Even when the crisis passes, the massive structural problem will remain. Since regulators are down for the duration, today’s task is organizing and lawsuits.
How to get help
First things first -- contact your banking institution or lender. The list of institutions willing to work with their customers has grown as the crisis has ground on. Earlier lists can be found at Credit Union Journal , Vice.com, or the Credit Union National Association. Even if not listed, your bank or credit union may be willing to negotiate. Call them.
Second, keep in mind what you are likely to be able to ask for. The resources listed above name a variety of forms of relief including lines of credit at no or low interest, payment deferral agreements, loan modifications and additional personal solutions.
A spokesperson for Wells Fargo has said that the bank will reverse monthly service and overdraft fees for those who are employed by a closed government agency. Capital One Bank and Chase Bank have made similar offers. Huntington Bancshares will waive overdraft fees on existing accounts that belong to federal workers who are out of work. Refunds on overdrafts will be backdated to Dec. 23 and the policy will remain in effect for the duration of the shutdown. This list is hardly exclusive.
After the alligators, what about draining the swamp?
One way or another, this too shall pass. Except that it may not for federal contractors, who do not appear to be covered by the special provisions offered by many banks and credit unions. It also won’t for many younger and financially marginalized banking customers.
According to a 2010 report by Georgetown University Law Professor Adam Levitin, overdraft fees make up six to seven percent of credit union gross revenues. Those fees are far more likely to be assessed on the accounts of the young and financially vulnerable consumers. Banks and credit unions have a big financial incentive to charge overdraft fees, and they particularly affect people who may not have the financial wherewithal or the sophistication to fight back.
More than half of the customers hit with overdraft fees earned less than $40,000 per year. Non-whites are 83 percent more likely to pay an overdraft fee than whites. These folks were hurting before the shutdown. It’s worse for them now. The informational upside for everyone else is that perhaps now more people understand the problem.
Among the core issues addressed in recent excessive overdraft fee lawsuits are the linked banking practices of (1) placing a “hold” on pending debit card transactions and deposits (which lowers the balance)and (2) reordering transactions to maximize the number of overdraft fees assessed.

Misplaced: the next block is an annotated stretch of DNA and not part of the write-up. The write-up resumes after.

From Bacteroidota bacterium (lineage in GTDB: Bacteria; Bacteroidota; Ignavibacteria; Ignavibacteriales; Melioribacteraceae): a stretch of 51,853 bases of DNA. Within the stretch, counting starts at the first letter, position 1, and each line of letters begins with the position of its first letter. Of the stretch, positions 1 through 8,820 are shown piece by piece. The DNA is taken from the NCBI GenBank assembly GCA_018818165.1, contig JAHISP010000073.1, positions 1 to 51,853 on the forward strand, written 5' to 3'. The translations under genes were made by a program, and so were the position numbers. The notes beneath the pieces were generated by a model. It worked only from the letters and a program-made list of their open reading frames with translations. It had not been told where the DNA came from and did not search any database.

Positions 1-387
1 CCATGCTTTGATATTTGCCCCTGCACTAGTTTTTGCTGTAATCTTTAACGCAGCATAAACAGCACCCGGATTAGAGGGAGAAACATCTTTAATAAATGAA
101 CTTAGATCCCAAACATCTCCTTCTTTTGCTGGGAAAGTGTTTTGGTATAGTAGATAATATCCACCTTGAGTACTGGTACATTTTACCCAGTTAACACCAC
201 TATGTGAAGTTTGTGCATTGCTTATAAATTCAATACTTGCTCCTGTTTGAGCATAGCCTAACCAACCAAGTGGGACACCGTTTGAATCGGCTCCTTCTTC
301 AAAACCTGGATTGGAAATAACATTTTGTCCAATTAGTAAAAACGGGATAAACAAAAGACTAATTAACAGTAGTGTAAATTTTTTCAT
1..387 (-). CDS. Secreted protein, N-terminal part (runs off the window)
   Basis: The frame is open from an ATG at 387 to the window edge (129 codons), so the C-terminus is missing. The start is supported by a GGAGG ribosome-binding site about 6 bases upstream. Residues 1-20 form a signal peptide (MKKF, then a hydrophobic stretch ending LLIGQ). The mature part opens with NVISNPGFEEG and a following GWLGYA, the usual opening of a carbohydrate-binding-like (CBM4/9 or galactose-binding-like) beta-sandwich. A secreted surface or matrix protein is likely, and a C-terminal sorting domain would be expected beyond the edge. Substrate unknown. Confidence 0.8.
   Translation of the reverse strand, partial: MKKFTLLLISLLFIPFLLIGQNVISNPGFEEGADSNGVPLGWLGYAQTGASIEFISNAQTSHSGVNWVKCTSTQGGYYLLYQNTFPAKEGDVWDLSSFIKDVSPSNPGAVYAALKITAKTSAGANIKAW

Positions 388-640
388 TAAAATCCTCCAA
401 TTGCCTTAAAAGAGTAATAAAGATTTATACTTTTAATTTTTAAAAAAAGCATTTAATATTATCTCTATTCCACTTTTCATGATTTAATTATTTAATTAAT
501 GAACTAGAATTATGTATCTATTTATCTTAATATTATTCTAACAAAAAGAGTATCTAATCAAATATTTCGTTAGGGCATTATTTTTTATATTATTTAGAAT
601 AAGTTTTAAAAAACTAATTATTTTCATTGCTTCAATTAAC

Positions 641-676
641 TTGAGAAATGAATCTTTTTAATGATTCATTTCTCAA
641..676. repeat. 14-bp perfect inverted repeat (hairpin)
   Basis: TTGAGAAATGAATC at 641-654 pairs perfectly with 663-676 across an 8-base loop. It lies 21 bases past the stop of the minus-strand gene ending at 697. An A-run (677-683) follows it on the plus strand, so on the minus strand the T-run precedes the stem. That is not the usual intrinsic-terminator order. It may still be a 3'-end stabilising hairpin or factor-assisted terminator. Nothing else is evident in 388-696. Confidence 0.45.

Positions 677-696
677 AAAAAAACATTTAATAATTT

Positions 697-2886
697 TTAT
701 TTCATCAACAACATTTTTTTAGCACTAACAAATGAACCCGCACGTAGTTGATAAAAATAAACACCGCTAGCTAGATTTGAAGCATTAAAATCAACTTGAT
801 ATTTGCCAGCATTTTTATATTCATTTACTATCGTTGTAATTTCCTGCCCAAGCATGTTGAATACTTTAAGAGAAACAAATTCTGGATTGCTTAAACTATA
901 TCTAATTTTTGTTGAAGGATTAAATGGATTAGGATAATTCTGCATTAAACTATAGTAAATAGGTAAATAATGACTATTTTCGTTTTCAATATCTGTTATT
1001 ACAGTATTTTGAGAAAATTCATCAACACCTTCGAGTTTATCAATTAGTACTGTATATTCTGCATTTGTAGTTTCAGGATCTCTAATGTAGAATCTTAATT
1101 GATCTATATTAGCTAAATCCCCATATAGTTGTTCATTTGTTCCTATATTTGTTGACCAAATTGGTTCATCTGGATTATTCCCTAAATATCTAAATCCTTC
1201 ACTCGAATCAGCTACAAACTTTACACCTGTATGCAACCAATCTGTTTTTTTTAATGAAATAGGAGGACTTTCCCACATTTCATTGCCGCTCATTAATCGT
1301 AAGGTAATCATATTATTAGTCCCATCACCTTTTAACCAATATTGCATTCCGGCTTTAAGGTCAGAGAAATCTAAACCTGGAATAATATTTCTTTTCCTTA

The subsidiary issue that arises in many situations is whether these practices are adequately disclosed to customers who sign up for overdraft protection. Customers who forego this innocuously-titled “protection” are much less at risk of excessive overdraft charges. Weirdly, less bank protection may mean more financial safety for small accountholders.
Banking customers have had success with excessive overdraft fee lawsuits. In 2017, Bank of America settled an excessive overdraft fee lawsuit for $66.6 million. HSBC settled a similar lawsuit for $32 million. More recently, Navy Federal Credit Union offered to pay up to $25 million in settlement. Landmark Credit Union, Capital One and US Bank, have also chosen to settle rather than to proceed to litigation.
Anyone heard from the CFPB lately?
The Consumer Financial Protection Bureau (CFPB), created under Dodd-Frank was charged with protecting consumers from the kinds of excess that led to the financial crisis of 2008. As far back as 2015, the agency had targeted the hold-and-reorder scheme for further scrutiny. However, much of its regulatory agenda had stalled even before the shutdown, which has generally further sidelined financial services regulators.
READ MORE CREDIT UNION EXCESSIVE OVERDRAFT FEES LEGAL NEWS
This is neither helpful nor productive, however. If you believe you have been mistreated by your bank, there are affirmative steps you can take. Chief among them is to contact an attorney. There is precedent for relief, at least from the excessive overcharge fees part of the puzzle.